An evening honoring veterans of all U.S. armed services, with a silent art auction to support Valor Retreat (Veterans Are Loved Owed Respected), was held on Jan. 22 at Ohman Family Living at Briar in the nearly completed post-hospital recovery wing. More than thirty pieces of patriotic artwork went up for auction with twenty-four of them coming from Cardinal School students. The remaining were donated by professionals upon learning of the event. Guests were welcomed by Andy Ohman, co-president of Ohman Family Living who gave an overview of Ohman Family Living and introduced the evening’s agenda. Ohman Family Living is proud to care for veteran patients, and maintains a V.A. contract that certifies their commitment to these important individuals and their families.
Valor Retreat at High Rock on 197 acres in beautiful Hocking Hills is a non-profit organization with the goal of providing a free recreational facility for combat veterans, their families and Gold Star families to provide a tranquil environment to recover from the ravages of conflict, to heal and reconnect with nature, their families, and one another.
Christian and Simina Ohman spoke on the achievements of the Cardinal students from grades Kindergarten through 12. With the guidance of their teachers, students shared their armed forces themed artwork to be auctioned off to support Valor Retreat. The idea for the art auction to benefit Valor Retreat came from V.P. of Growth Strategies Joshua Wallace as a way to honor our veterans while giving the community a way to give back. The Wallace family is all too familiar with the struggles vets go through, losing an uncle. Joshua stated “my uncle, whom I admired as a war hero and served in Vietnam, took his life as a result of PTSD.” This had a devastating effect on the family, spawning a call to action to help other vets in similar situations.
Many thanks were given to the Cardinal School District art teachers; Mary Eigner (elementary school), Hannah Dibble (middle school), and Kim Richards (high school). Special acknowledgement was also given to Superintendent Bill Kermavner and Principle Dr. Markiel Perkins for their enthusiastic support of the event. Dr. Perkins, a veteran himself, served in the Coast Guard for eleven years.
Congratulations to Cardinal Local School District senior Jonathon San Miguel-zins who took first place, Milanie Macarya, 10th grade, who took second and Sara Kangas, 11thgrade, taking third in the art contest. Each student received cash reward from the leadership at Briar to go toward furthering their education. Artwork was judged on creativity, quality, clarity, and patriotic theme with all branches of the service to be included.
As the evening progressed, Barbara Titus, V.P. of Valor Retreat, gave an overview of the organization and introduced the guest speaker, Eric Burkett, retired Marine Major who was injured in combat. In his sixth deployment, he sustained injuries during a flying mission in Africa that resulted in both of his legs amputated. Burkett says that he signed up for the armed forces, but his family did not. Life changed for him and his family. At first, he was angry, frustrated, and scared and did not know how to deal with his emotions.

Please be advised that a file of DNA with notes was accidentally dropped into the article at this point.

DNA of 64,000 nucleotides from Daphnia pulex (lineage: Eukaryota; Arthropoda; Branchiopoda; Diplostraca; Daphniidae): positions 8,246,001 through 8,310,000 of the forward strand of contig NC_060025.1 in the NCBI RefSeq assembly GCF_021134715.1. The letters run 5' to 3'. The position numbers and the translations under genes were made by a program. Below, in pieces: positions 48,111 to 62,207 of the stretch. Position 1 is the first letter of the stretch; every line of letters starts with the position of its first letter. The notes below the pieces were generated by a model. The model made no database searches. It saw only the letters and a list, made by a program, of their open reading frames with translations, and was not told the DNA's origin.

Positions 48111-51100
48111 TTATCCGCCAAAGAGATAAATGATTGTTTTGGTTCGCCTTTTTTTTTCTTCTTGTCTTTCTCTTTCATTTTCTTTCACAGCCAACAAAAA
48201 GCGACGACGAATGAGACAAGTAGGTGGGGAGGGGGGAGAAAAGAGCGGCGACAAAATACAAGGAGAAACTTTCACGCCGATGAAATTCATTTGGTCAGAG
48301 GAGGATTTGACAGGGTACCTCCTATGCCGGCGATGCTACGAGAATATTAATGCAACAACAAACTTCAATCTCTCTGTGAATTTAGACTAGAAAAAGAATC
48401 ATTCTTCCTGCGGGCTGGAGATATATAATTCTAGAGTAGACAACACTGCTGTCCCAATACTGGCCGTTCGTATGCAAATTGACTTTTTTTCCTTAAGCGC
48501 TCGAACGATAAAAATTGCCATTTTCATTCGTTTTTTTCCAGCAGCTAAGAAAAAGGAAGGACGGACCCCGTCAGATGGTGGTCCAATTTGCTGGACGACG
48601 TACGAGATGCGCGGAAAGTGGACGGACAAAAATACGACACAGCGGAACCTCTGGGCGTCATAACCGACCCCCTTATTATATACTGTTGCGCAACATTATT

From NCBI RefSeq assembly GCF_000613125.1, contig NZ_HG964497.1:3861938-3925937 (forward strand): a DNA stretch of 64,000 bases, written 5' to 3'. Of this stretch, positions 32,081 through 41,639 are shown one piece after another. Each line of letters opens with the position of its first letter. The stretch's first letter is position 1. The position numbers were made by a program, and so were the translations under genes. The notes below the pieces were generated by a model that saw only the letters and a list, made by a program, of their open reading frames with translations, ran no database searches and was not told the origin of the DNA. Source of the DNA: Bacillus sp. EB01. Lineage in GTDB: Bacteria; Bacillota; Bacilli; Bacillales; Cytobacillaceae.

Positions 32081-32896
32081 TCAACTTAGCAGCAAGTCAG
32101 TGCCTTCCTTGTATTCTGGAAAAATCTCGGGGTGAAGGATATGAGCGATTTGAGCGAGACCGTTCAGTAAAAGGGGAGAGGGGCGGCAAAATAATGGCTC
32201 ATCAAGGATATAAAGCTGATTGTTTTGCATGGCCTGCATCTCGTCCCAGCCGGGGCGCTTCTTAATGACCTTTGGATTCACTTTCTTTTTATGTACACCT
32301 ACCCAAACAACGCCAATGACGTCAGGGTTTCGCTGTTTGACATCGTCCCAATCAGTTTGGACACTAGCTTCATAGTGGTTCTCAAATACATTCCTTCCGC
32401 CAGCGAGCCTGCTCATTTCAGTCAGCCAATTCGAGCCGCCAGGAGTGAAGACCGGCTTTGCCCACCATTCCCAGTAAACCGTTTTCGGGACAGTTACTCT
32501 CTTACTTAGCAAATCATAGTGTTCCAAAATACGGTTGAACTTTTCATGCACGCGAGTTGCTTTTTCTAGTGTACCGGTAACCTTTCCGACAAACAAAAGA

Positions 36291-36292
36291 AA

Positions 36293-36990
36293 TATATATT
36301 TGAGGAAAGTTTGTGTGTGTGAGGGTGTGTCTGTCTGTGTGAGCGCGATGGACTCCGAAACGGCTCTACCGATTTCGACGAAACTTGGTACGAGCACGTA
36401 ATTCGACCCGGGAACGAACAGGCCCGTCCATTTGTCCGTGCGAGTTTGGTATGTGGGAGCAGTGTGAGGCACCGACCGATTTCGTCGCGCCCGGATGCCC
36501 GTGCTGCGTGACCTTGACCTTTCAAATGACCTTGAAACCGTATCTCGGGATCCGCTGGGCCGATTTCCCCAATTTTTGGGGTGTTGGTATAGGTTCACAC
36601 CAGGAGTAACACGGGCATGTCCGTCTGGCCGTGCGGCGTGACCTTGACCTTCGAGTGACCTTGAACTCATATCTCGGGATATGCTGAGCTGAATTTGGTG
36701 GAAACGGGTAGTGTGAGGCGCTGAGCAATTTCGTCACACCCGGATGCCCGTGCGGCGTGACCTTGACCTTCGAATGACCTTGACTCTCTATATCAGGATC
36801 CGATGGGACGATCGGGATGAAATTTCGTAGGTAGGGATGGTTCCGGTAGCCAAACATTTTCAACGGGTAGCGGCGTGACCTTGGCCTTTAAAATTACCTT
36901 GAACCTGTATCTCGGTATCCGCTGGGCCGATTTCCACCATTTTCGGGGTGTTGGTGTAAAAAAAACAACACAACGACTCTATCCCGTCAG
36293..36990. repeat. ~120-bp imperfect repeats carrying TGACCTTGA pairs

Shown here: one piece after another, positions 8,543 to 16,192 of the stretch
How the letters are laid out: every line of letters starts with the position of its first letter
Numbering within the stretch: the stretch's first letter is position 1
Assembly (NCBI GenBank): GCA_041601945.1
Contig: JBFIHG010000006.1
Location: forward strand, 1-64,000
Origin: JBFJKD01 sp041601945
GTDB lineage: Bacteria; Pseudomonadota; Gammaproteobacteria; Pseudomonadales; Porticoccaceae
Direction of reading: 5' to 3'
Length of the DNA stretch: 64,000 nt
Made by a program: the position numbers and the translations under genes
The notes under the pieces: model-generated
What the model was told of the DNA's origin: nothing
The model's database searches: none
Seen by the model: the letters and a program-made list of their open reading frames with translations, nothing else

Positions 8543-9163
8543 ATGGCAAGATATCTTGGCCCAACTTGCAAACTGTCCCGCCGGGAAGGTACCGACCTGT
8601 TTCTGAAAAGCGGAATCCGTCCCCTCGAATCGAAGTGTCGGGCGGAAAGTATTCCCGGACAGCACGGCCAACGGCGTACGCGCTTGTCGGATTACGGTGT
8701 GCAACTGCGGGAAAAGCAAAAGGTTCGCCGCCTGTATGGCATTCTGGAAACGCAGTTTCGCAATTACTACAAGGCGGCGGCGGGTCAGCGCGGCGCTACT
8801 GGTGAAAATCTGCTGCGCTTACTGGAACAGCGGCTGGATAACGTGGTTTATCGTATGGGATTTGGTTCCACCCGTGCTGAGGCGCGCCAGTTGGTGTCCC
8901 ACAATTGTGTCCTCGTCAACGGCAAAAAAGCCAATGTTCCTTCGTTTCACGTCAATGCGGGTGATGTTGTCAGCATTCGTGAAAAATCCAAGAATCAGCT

Burkett spent four years at Walter Reed National Military Medical Center where the Wounded Warrior Team asked him to adopt a sport. He chose archery and told the audience that it has been therapeutic and helped “heal the soul” while answering the question, “What do I do now?” Participating gave him a chance to leave the hospital and interact with civilians in a common sport. It expanded his circle of friends and he has gotten others interested in it. His newfound passion for outdoor Archery landed him on the Paralympic team, where he won gold medals and became an archery judge.
Burkett feels that he and his family have been blessed through the organizations helping veterans. The Burkett family lives in a smart home specially built for the most severely wounded heroes. He experienced difficult obstacles, like steps, stairs and doorways, in the homes he and his family lived in before moving to this smart home built by the Gary Sinise foundation. The Valor Retreat helps combat veterans with visible or invisible scars transition from military to civilian life with the chance to connect with their family, using nature as therapy. Burkett is grateful that it provides hope and an end to the demons veterans wrestle with. Major Burkett described the circumstances of his injury, discussed the difficulties while healing, and then later he and his family answered questions. After almost a half hour of sharing difficult memories, a member of the audience asked a question pertaining to why he served and finished by thanking him for that service. His reply, “You’re worth it.” This closing comment must have made quite an impact on the audience because, by the end of the evening, every art piece was sold. The program concluded with questions from the audience and a chance for final bids. The bidding closed, bid sheets were collected, and winners announced. The amount raised was $4,040.
The goal of Valor Retreat is to raise $2 Million for the construction of four handicap-accessible cabins and a lodge by 2021 and be fully operational by 2022. To learn more about the Valor Retreat, to make a donation or to sign up as a volunteer, please go to www.valorretreat.org. Donations to Valor Retreat at High Rock, Inc. are deductible. Donors should consult their tax advisor for questions regarding deductibility.